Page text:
Quezada noted the limitations other nonprofits may face in serving clients.

“Our affiliation with the Catholic Church allows us to do more than other agencies. Other agencies may send clients to us saying, ‘We can’t do this, but Catholic Charities can.’”

She recalled the early response by the archdiocese to Hurricane Katrina evacuees, many of whom they continue to help today.

“Catholic Charities took on a lot of the burden. Most all of the other (local nonprofit) agencies have run out of funding, but we’ve had help from Catholic Charities USA. They have stood behind us funneling money to us to help people. Because of this great partnership, the great support from the main office, we knew that we could do it. It took everyone from all six (local Catholic Charities) programs, but we did it with the good support of (Catholic Charities USA). If anything, the experience solidified our relationship with (the national office). We are a part of them and they with us.”

The relationship goes beyond just financial support in dire times, Quezada said.

“If I have a question, or if there’s something I don’t know, I can call to see how other Catholic Charities (agencies) are doing it,” Quezada said. To help her better understand and confront anti-immigrant sentiments among some Georgians, she contacted Catholic Charities agencies in Arizona and Florida, plugging into that “super support.”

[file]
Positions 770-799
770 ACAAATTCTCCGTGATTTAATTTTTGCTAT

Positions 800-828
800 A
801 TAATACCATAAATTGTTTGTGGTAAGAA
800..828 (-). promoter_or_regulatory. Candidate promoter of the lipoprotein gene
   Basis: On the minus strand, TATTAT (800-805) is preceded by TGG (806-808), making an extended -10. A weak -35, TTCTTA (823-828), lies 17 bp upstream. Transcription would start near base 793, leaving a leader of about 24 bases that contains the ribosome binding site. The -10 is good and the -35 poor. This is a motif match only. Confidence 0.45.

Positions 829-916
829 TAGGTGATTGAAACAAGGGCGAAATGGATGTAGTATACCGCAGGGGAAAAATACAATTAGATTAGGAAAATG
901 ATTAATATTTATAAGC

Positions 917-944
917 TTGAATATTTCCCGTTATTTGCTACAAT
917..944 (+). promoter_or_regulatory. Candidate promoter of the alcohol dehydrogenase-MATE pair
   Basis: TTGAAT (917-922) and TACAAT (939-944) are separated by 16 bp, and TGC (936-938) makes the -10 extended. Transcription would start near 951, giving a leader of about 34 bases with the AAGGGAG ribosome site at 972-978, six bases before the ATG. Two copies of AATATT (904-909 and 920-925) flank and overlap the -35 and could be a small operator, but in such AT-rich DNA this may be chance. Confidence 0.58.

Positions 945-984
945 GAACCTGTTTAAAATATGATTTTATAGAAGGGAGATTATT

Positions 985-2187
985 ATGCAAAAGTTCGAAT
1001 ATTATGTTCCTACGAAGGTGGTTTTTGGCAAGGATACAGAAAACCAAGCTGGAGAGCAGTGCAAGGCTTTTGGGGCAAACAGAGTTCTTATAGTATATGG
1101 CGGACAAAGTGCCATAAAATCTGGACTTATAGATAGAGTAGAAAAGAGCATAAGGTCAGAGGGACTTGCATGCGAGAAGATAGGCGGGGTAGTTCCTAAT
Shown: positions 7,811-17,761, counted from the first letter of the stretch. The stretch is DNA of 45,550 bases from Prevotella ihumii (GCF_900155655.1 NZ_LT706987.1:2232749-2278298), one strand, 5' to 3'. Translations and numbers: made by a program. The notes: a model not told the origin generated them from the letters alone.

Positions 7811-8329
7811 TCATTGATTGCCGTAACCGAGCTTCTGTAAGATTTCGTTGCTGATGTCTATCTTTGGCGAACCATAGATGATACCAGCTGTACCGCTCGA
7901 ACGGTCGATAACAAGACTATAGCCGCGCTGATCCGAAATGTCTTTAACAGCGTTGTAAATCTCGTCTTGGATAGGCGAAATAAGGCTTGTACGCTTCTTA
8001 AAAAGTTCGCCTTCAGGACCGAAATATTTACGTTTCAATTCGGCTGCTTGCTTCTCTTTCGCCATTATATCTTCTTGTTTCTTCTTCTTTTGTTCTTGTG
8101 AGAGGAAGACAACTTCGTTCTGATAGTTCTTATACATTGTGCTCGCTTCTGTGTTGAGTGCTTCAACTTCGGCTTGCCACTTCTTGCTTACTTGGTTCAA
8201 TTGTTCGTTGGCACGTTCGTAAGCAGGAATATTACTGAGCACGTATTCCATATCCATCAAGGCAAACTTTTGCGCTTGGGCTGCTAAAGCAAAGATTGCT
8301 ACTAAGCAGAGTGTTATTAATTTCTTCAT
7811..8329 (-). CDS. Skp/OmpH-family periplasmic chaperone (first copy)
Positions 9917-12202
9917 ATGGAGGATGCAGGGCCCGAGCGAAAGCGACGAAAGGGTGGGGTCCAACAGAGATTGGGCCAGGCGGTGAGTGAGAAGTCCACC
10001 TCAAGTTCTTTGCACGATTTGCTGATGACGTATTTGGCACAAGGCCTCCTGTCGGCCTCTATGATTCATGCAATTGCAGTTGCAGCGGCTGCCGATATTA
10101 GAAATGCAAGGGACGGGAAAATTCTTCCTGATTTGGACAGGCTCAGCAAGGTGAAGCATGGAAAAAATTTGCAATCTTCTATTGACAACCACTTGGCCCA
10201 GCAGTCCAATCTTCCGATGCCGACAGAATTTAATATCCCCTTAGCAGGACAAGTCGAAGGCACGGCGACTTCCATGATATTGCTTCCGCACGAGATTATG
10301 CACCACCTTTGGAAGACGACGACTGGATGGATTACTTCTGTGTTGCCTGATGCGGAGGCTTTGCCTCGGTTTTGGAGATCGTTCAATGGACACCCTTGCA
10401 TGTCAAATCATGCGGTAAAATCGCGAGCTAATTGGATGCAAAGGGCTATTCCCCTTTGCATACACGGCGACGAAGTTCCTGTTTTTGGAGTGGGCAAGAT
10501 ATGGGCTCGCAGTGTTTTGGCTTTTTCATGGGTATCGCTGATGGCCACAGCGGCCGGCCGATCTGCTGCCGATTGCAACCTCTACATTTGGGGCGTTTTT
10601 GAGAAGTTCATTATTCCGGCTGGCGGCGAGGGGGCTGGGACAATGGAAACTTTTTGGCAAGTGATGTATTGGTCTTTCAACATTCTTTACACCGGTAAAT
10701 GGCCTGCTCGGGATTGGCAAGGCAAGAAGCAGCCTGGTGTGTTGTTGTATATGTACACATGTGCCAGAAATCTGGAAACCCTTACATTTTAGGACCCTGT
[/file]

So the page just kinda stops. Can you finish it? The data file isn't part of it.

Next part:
“We are all sharing information, developing best practices.”

The depth of the experience found within the Catholic Charities network is unique among nonprofit agencies, she added.

“Other (service) agencies don’t have this. It’s good to fall back on.”

Krygiel hopes to build upon the agency’s well-respected reputation among Atlanta’s nonprofit community.

“This reputation locally comes from our recent major involvement in the Hurricane Katrina evacuees assistance programs and also from our accreditation last year from the Council on Accreditation, which guarantees our agency’s professional delivery of client services,” he added.

Currently Catholic Charities of Atlanta, which was founded under the name of Catholic Social Services of Metropolitan Atlanta, Inc. in 1953, has hired an outside consultant to help its board of directors, staff and stakeholders in strategic planning.